Stage Page: Going… Going… GONE! will keep you laughing from Inning to Inning

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Set in the press box of a major Los Angeles baseball stadium, GOING… GOING… GONE! is a World Premiere comedy by Ken Levine, an Emmy Award-winning writer (Cheers, M*A*S*H, The Simpsons), who is also the acclaimed sportscaster and former host of Dodger Talk. As such, he had an insider’s view of the goings-on behind-the-scenes at the stadium, especially in the press box where he witnessed an interesting array of conversations between the many characters assigned to cover the games.

His skill with dialogue is ever-present throughout the production, creating the real uncensored flavor of what goes on when the microphones are off (hopefully!).

Levine’s belief in the universal need every human being has to be remembered makes up his underlying theme of the play, skillfully directed by Andrew Barnicle at the Hudson Guild Theatre in Hollywood. It centers on four sports journalists whose lives are changed during the course of one game. At once poignant and hilarious, the play moves along at a fast and realistic pace during a game lasting over 15 innings during which time each of the characters are richly portrayed by a very talented cast during the 90-minute show, played without an intermission. “The characters are all loosely based on people I know,” says Levine. “These folks are working in a world that celebrates milestones above all else. They are wrestling with time, wondering what their legacy will be.”

“Going… Going… GONE!” stars Annie Abrams as beautiful and smart Shana Sanders, whose backbone is strong enough to stand up to the attention lavished upon her by the male sportscasters who cannot take their eyes off her as she stretches during inning breaks. Abrams lets us in on the joke as she is well aware her every movement is meant to distract her cohorts from watching the game. Her presence also adds in a bit of religion and spirituality as the press box conversation ignites when her Jewish background is revealed.

Troy Metcalf from ABC’s The Middle is perhaps her biggest challenge as Big Jim Tabler, a large bear of a man who writes on a sports blog and uses language that reminded me of Donald Trump, both racist and degrading to women. But Metcalf has the skill to pull the role off beautifully and let us see the lonely man behind his public persona and laugh with him as well as at him. After all, there are a lot of people in the world who think as Big Jim does but are too afraid to admit it. And probably just as many motivated by food as he is!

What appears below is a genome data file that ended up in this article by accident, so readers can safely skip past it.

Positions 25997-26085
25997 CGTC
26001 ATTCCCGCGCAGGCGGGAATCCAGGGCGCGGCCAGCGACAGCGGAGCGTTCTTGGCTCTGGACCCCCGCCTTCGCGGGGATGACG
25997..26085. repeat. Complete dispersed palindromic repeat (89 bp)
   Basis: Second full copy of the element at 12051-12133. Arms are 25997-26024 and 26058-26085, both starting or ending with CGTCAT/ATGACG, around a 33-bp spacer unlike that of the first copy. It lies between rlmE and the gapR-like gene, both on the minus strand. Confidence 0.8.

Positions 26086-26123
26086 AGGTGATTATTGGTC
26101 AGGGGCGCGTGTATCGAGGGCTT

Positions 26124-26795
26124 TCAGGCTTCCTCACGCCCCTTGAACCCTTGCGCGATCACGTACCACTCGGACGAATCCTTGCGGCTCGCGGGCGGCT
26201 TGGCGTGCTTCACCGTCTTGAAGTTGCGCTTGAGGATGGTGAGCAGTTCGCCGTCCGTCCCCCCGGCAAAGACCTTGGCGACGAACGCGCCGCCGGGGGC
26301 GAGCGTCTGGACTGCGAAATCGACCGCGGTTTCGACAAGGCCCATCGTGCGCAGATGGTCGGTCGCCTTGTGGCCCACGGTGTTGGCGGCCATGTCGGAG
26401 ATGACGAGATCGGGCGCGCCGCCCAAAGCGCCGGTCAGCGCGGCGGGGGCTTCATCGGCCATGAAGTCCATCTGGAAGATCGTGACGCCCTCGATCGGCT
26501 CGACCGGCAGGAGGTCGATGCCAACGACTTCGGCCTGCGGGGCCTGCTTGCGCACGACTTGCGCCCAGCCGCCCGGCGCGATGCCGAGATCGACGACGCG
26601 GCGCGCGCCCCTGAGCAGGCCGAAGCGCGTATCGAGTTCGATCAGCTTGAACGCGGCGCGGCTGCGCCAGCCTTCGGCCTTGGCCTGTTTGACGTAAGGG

Suffering the most from Big Jim’s racism is Mason Young, a black sportswriter from the L.A. Times played by Dennis Pearson who knows how much to take and when to react with his own slurs aimed at Big Jim’s size. Rather than calling him by name, Big Jim refers to Mason by every famous black athlete’s name from Le Bron to Ali, comparing his lack of skill in leaving his mark on the world, even though Mason reminds him links to his L.A. Times column will exist forever. “Yeah as long as the paper doesn’t fold,” is Big Jim’s response of course, citing his superiority in writing online as “the wave of the future.”

David Babich portrays Dennis Minishian, the game’s official scorekeeper whose attention must be focused on every play as he may be called to make a ruling at any point. But as he gets distracted by both the loveliness of Shana and the many calls from his frantic wife attempting to make the winning bid on a house in Mar Vista, Dennis pops enough Xanax to calm a wild horse. As his mood mellows and his inhibitions are released, Babich lets us see into Dennis’ life outside the box, the one place he feels appreciated and always listened to, much different than his life at home. At the end, he makes a life-changing decision to live the life he wants for himself, but you have to wonder whether or not that decision will ever come to fruition. We can only hope so for his sake of this henpecked nebbish.

Best known as the former Artistic Director of the Laguna Playhouse, director Andrew Barnicle is a huge baseball fan. When he previously directed Levine’s play A or B? for the Falcon Theater, the two bonded over their common love of the sport. “Ken is writing from a very personal perspective,” Barnicle says. “He understands what it means to be locked in a room for hours with a group of very smart sports journalists who can give as good as they get, and whose one shared experience is a love of the game.”

But even if you are not a sports fan, I guarantee you will enjoy laughing along with and at Levine’s outrageous characters!

“Going… Going… GONE!” runs through Nov. 20 with performances on Fridays and Saturdays at 8 p.m. and Sundays at 3 p.m. Tickets to all performances are $30. The Hudson Guild Theatre is located at 6539 Santa Monica Blvd., Los Angeles. For information and to purchase tickets, call 323-960-5521, or go to www.plays411.com/gone